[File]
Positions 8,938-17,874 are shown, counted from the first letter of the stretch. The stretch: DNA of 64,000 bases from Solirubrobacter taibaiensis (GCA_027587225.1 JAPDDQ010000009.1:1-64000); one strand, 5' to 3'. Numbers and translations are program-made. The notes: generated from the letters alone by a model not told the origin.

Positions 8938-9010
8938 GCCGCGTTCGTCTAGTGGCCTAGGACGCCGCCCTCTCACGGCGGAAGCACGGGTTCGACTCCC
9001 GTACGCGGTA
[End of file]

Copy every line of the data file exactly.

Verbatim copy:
Positions 8,938-17,874 are shown, counted from the first letter of the stretch. The stretch: DNA of 64,000 bases from Solirubrobacter taibaiensis (GCA_027587225.1 JAPDDQ010000009.1:1-64000); one strand, 5' to 3'. Numbers and translations are program-made. The notes: generated from the letters alone by a model not told the origin.

Positions 8938-9010
8938 GCCGCGTTCGTCTAGTGGCCTAGGACGCCGCCCTCTCACGGCGGAAGCACGGGTTCGACTCCC
9001 GTACGCGGTA